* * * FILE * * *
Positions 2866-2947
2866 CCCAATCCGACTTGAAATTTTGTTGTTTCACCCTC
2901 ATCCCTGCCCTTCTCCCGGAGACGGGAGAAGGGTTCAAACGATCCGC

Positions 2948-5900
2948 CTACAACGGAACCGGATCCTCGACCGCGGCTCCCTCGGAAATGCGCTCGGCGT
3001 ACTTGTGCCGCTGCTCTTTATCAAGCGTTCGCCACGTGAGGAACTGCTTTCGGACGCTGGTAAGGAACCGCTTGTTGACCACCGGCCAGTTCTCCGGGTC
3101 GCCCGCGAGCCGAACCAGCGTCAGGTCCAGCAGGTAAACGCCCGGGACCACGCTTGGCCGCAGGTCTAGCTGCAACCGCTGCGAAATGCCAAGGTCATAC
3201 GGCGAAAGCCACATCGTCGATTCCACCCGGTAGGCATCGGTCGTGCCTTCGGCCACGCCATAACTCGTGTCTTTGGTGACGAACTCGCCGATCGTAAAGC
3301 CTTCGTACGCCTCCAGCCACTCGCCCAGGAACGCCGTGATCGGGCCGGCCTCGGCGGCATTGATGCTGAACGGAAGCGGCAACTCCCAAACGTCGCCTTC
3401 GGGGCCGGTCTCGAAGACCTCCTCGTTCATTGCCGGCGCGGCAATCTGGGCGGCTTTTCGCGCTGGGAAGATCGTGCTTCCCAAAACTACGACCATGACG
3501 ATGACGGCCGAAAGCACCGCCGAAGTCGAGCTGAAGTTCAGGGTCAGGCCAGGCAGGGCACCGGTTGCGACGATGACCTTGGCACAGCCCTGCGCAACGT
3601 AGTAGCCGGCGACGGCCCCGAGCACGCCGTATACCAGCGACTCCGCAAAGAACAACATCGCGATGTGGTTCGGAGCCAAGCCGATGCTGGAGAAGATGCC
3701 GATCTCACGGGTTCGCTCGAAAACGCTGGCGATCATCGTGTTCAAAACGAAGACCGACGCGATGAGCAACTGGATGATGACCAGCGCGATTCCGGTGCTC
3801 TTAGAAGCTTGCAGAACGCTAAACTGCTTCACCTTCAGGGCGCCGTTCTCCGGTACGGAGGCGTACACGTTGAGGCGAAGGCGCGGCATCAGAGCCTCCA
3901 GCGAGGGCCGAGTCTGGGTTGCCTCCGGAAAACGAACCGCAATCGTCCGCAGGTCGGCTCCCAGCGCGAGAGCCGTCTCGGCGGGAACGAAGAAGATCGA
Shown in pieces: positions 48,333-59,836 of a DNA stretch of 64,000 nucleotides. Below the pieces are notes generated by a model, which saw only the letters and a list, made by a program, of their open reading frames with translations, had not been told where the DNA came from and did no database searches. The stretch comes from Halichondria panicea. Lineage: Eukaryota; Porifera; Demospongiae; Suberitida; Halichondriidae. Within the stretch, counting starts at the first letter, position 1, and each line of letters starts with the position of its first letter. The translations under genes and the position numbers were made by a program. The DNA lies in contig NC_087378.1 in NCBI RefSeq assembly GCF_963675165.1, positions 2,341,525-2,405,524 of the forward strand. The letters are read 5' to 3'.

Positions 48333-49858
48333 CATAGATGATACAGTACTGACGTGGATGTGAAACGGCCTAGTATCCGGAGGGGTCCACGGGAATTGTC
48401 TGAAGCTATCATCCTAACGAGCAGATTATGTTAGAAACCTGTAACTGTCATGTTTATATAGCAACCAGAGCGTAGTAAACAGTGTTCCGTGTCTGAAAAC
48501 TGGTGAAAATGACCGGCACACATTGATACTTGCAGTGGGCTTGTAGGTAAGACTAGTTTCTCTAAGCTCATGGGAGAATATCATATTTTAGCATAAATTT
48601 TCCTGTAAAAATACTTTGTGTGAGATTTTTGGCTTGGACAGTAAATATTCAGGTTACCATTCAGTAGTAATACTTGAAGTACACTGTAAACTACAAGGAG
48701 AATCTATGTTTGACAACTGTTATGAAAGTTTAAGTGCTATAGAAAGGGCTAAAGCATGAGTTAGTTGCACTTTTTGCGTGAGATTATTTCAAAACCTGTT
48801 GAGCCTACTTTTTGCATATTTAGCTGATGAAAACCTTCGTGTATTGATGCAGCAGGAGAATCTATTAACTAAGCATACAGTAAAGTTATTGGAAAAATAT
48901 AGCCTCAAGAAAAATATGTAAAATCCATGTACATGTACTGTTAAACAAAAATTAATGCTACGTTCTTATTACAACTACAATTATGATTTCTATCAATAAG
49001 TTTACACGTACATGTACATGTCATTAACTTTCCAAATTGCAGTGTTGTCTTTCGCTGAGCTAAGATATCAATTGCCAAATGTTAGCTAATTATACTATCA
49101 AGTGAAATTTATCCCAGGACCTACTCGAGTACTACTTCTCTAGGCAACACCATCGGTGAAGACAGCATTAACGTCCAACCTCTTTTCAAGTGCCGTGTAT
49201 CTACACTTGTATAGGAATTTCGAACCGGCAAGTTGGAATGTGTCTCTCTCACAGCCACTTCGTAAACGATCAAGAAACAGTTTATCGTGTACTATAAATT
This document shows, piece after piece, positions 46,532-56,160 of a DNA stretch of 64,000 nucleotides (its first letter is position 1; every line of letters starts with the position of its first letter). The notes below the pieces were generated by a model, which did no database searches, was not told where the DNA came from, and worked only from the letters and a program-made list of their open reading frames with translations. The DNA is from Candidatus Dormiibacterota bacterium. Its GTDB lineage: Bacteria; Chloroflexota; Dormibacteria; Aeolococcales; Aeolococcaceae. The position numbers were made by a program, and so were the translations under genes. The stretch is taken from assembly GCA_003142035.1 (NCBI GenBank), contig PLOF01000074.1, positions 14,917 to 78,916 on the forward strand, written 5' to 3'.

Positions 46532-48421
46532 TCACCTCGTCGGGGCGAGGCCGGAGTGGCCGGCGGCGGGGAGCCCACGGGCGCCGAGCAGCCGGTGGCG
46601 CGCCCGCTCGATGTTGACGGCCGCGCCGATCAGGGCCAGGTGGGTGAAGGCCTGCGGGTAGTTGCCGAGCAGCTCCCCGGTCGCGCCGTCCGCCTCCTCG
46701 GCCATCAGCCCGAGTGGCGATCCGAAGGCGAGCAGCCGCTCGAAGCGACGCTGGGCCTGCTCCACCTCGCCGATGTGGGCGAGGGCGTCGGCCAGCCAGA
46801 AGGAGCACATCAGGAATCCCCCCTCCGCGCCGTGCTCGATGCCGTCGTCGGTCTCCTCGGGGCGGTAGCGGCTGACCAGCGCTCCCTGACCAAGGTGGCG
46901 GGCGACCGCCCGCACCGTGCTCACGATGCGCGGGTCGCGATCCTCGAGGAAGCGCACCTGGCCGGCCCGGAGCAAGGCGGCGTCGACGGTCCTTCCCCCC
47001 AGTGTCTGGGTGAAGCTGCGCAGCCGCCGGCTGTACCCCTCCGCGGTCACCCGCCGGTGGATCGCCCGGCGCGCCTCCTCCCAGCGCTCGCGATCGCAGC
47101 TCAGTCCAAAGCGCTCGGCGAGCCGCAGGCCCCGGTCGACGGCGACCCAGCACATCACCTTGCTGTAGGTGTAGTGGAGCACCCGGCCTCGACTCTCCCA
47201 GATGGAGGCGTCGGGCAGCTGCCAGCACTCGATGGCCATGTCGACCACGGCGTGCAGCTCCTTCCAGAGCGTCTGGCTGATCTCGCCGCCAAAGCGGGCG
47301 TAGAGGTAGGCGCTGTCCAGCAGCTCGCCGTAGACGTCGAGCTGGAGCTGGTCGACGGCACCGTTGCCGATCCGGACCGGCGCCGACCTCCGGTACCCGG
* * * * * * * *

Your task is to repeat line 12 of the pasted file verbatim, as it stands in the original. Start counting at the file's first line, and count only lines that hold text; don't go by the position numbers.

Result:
3601 AGTAGCCGGCGACGGCCCCGAGCACGCCGTATACCAGCGACTCCGCAAAGAACAACATCGCGATGTGGTTCGGAGCCAAGCCGATGCTGGAGAAGATGCC